Marilyn Baron
Your sister blogger

Dianna Love said...

Congratulations on getting your first book published...and selling your second one! I'm looking forward to you seeing me a copy of The Diplomatic Tutor so I can curl up with a good book in front of a fire.

Anna Steffl said...

Okay, I want to read this book!

What's the scary thing about writing? Getting that letter or email and secretly hoping it is good news. Hope is a hard thing to kill!

Tami Brothers said...

Yay, Sandy!!! This is very exciting and thanks for the wonderful story about how it all came to be. We only ever see the journey you make once you join GRW. Never do we see those 8 years and 12 manuscripts. It's also enlightening to know that I'm not the only one with grammar and spelling issues.

You go girl!!!

Okay, now to answer the question. I do think rejection letters are one thing for me that go bump in the night, BUT I first have to get past that hurdle of sending it out. You read and hear the suggestions to multiple submit. Well, I've never done that. It is on my list of fears to conquer though...grin...

Have a great day.


Cinthia Hamer said...

Congrats on the first book,, I know Avalon publishes for libraries, but will there be downloads available to purchase? The Diplomatic Tutor sounds like a fun read.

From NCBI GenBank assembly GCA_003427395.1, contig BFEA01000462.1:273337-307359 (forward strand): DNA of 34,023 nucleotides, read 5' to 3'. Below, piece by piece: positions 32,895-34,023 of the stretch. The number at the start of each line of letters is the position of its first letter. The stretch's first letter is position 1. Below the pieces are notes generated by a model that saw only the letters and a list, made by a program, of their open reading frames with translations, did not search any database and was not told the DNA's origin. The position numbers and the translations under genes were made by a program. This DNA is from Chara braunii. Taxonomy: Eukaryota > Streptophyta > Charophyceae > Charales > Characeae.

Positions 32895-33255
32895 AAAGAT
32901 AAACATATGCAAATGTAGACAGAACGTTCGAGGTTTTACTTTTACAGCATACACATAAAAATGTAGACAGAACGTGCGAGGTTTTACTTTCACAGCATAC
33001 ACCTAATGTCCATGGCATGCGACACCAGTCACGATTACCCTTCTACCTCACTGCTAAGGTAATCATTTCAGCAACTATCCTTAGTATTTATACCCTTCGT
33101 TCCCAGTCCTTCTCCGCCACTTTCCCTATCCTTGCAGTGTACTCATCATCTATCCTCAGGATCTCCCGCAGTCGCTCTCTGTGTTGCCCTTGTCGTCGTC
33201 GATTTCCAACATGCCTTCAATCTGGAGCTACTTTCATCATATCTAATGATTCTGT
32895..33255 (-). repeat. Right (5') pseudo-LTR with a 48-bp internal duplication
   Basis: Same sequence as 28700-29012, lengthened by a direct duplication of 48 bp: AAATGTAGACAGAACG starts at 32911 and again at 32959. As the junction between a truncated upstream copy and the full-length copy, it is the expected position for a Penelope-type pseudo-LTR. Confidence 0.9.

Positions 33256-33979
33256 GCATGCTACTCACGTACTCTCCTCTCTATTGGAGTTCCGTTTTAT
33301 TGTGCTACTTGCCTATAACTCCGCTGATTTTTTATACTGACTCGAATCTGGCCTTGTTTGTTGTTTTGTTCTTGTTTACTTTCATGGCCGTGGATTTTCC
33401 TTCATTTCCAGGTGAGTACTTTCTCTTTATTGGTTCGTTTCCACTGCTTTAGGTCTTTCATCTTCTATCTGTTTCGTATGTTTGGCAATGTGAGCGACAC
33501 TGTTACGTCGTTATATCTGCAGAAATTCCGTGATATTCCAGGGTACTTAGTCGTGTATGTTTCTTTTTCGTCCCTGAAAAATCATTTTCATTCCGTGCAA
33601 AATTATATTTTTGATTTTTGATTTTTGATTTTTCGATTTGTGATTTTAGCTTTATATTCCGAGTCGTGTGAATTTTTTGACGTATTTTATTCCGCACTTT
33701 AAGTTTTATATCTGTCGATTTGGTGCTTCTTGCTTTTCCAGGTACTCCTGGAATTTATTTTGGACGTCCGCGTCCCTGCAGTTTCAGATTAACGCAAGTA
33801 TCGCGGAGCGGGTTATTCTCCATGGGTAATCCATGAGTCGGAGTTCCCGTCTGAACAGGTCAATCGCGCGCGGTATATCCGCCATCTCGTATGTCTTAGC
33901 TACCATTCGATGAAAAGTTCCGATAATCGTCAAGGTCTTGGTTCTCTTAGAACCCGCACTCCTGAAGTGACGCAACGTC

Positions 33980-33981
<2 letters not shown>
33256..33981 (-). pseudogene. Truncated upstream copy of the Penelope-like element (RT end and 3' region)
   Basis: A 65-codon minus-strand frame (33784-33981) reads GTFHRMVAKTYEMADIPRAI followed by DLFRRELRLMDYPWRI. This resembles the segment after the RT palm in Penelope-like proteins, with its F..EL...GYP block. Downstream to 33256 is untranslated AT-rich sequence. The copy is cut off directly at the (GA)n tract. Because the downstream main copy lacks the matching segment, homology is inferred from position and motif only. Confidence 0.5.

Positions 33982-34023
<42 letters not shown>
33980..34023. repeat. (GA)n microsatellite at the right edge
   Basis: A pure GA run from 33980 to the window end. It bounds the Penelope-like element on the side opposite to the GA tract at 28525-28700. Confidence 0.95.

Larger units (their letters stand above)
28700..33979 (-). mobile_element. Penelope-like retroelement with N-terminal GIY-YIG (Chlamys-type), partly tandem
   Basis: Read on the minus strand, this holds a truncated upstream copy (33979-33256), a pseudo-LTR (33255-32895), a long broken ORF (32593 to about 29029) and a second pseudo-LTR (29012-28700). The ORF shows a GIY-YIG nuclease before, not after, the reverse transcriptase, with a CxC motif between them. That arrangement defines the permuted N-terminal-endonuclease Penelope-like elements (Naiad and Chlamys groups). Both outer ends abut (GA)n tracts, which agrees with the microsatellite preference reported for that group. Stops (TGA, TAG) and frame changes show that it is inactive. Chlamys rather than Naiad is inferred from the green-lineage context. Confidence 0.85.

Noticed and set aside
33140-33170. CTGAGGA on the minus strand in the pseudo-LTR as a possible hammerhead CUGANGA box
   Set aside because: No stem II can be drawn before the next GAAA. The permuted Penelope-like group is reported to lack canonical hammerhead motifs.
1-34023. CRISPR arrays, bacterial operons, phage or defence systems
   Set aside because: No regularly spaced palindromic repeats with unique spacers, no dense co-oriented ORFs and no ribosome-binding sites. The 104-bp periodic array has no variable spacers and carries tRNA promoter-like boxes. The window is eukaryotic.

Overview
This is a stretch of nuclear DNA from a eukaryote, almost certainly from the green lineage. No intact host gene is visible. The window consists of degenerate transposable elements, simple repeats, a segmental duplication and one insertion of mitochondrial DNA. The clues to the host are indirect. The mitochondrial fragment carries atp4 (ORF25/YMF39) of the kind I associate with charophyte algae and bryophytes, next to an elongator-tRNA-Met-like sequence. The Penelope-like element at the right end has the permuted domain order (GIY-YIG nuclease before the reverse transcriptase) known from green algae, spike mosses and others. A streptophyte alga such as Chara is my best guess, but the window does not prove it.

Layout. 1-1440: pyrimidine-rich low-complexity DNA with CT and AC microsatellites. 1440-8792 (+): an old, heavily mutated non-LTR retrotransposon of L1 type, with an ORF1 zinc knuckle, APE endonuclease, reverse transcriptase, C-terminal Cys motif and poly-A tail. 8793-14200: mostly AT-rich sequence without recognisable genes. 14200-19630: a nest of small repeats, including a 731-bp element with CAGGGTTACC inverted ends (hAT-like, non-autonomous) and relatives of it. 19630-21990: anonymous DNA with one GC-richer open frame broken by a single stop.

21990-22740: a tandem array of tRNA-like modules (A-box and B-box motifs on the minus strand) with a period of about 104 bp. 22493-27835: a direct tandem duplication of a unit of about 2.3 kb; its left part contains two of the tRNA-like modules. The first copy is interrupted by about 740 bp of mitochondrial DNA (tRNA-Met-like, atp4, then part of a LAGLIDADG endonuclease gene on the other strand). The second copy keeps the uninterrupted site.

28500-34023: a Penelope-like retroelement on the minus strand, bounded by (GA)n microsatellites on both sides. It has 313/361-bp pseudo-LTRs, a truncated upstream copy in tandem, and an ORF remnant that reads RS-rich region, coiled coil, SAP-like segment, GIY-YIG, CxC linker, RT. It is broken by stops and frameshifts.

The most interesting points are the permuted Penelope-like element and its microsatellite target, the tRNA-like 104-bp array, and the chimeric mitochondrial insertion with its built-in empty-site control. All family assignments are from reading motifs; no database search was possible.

About the only truly "scary" thing in writing for me is sitting down at the computer and having my brain go blank. It's like I've completely forgotten the English language. {{{shudders}}} I'm working on building my immunity to that, though.

Scary books aren't really my thing. However, many years ago, (the early 1980's) I picked up a book titled "Castle Cloud". A dark, Gothic novel and it scared the bejeebers out of me. My hat is off to the author (forgotten her name)for one of the most unusual villains I've ever read; a normal guy who gets bitten by a rabid animal. He chases the poor heroine all over this hideously scary castle.

Debbie Kaufman said...

Scary for me. As a kid I was fascinated by the Sleepy Hollow Story. Still a scary one!

Congrats Sandy. Have you gotten the third contract yet?????

Maxine Davis said...


I can definitely say The Diplomatic Tutor is a great book. I really enjoyed it! Congratulations on the publishing!
Keep 'em coming!

For me, Patricia Cornwell's last books made me run and pull the covers over my head.

Sandy Elzie said...

Goodmorning ladies!

I'm in a coffee shop (with WiFi) in Savannah with our friends from Oregon. I'll be checking in periodically today as I can and will be home late tonight to draw a name.

Linda and Marilyn,

Thanks for stopping by, it's always good to hear from you.


Hey! Diplomatic Tutor certainly doesn't go bump in the's a gentle, sometimes humorous and sweet story about a young woman raised in a poor home, but who has a dream to rise above. It's all about hope, dreams and the people who come together to give each other a Happily ever after life.